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Thursday, June 14, 2012

Romney Calls Obama Policies the Most Anti-Business in Recent History...

   On the eve of a major economic speech by President Obama, Mitt Romney told a group of business leaders in Washington on Wednesday that the Obama administration had pursued the “most anti-investment, anti-business, anti-jobs series of policies in modern American history” and was responsible for the tepid pace of the recovery.
   Mr. Romney predicted that Mr. Obama would “change course” during a speech scheduled for Thursday in Ohio and acknowledge that the economy “isn’t going so well.”
   As he has for the past six days, Mr. Romney mocked the president for declaring on Friday that the “private sector is doing fine.” Mr. Romney speculated that Mr. Obama had rethought that remark because of the “incredulity that came screaming back from the American people” in the days since.
   Mr. Romney and Mr. Obama will both deliver speeches in Ohio on Thursday, taking their dueling messages about the troubled state of the nation’s economy to a swing state.
   Mr. Romney poked fun at the president’s reputation for lofty speechmaking, telling a crowd of chief executives here that “I happen to know that if President Obama speaks as he normally will tomorrow, his rhetoric will be soaring and eloquent. But I’d suggest you look at the record more than the words.”
   “Words are cheap,” Mr. Romney said. “The record is that we have 23 million Americans that are out of work or stopped looking for work or underemployed. That is a compelling and a sad statistic. These are real people.”
Lis Smith, a spokeswoman for the president’s re-election campaign, called Mr. Romney’s claims “dishonest.”
“Contrary to Romney’s rhetoric, the president took our nation from losing 750,000 jobs a month to adding 4.3 million private-sector jobs over the last 27 months,” Ms. Smith said.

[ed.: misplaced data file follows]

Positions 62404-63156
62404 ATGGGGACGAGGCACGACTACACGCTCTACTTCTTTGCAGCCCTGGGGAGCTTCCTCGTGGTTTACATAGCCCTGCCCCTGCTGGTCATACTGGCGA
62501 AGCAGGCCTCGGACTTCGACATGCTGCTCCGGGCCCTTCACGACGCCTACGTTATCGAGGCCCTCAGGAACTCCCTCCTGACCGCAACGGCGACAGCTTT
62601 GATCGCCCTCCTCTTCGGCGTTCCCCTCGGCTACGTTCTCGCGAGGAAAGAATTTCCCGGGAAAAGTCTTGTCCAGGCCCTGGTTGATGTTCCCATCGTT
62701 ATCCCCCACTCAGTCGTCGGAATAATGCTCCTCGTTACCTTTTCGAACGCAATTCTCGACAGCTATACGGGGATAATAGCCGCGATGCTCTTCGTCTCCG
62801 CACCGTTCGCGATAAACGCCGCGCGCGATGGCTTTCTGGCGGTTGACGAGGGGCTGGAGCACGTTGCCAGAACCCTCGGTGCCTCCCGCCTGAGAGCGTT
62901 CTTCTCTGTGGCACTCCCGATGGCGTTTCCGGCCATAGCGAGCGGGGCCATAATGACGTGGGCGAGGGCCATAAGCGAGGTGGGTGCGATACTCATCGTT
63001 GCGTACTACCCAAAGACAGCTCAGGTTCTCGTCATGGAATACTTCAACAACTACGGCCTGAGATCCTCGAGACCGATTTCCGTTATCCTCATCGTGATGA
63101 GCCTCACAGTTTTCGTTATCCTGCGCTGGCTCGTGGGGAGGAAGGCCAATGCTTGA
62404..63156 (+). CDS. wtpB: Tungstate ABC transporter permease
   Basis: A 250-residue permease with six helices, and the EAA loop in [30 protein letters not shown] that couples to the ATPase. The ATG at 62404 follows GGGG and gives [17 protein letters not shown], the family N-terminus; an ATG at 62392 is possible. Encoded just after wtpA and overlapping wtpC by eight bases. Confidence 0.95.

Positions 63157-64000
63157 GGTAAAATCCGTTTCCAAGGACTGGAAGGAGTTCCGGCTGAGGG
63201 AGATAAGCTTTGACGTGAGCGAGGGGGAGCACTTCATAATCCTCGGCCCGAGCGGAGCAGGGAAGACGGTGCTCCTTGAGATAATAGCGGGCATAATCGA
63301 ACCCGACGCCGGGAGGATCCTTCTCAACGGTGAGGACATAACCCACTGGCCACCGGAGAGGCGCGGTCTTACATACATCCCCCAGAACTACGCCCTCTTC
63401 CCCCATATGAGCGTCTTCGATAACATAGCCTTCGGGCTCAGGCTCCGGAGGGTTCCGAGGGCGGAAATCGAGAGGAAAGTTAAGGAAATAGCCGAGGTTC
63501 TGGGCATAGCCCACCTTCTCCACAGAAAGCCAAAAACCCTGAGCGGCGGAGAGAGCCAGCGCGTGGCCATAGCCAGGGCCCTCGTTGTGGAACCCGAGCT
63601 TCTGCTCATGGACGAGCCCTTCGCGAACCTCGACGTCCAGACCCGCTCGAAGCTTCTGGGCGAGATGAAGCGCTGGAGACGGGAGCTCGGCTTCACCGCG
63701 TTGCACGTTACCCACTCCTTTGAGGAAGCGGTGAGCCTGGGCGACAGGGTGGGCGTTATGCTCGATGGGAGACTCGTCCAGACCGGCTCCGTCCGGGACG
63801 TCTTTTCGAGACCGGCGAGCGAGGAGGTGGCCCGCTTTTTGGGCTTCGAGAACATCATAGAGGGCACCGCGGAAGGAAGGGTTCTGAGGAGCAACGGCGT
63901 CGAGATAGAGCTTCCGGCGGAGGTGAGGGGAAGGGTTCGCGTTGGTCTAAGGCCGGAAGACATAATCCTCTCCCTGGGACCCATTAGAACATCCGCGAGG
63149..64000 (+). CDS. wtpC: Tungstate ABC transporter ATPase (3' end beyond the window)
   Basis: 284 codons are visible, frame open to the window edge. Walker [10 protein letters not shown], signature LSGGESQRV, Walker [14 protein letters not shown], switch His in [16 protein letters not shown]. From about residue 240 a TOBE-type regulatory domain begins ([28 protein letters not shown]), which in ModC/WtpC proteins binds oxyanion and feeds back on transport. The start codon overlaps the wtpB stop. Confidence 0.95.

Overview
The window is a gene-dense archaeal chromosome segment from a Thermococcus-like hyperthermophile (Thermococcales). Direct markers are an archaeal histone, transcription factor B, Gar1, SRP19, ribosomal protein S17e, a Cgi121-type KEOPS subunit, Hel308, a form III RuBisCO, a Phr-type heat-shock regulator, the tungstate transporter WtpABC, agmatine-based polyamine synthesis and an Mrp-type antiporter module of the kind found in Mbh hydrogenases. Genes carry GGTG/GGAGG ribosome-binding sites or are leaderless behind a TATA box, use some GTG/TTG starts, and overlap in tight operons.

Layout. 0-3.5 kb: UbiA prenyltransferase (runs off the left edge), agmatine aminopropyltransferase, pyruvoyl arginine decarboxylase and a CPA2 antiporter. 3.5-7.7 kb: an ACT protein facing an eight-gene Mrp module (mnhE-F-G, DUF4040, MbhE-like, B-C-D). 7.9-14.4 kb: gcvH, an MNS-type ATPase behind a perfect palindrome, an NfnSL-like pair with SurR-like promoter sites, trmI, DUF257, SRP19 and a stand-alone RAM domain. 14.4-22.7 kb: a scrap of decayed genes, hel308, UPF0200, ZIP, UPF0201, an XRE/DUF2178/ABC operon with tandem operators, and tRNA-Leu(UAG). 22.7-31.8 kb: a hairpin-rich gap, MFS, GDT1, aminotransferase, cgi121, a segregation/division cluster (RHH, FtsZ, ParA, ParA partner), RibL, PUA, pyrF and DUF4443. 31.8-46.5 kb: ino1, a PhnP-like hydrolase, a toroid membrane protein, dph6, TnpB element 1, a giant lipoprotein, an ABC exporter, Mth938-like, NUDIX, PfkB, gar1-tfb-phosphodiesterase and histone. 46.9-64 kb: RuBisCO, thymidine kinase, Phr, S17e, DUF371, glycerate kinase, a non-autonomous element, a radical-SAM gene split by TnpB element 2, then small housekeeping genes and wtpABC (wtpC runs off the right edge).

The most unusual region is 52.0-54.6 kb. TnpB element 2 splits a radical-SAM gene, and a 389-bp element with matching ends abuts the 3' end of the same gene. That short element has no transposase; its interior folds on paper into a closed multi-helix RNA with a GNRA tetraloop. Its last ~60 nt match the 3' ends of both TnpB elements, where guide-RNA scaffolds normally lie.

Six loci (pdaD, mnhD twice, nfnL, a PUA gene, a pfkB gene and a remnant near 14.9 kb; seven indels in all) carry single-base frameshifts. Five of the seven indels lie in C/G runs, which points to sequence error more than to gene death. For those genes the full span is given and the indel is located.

Mr. Romney, a former chief executive himself, seemed to be in his element at the Newseum, where he spoke to members of the Business Roundtable, including top executives from Macy’s, Xerox and Boeing. He greeted members by name, and he elicited knowing laughs from the audience when he playfully pleaded with the executives to repatriate overseas profits back to the United States.
   “If you want to bring your money home, ple-e-e-ease bring it home,” he said. “All right. Bring that trillion-plus dollars — bri-i-ing it here. Invest in new plants and equipment and hire people.”
Mr. Romney told the executives that government must stop treating corporations as opponents, through regulation and tax policy. “How do we make America the best place for enterprise?” he said. “Government has to be the partner, the friend, the ally, the supporter of enterprise, not the enemy. Too often you find yourself facing a government that looks at you like you’re the bad guys, and if you’re hiring people and employing people and paying taxes, you’re the good guys.”
After he spoke, Mr. Romney held a question-and-answer session with the executives at the Newseum, a museum dedicated to the news media. Reporters were not allowed to attend the session.

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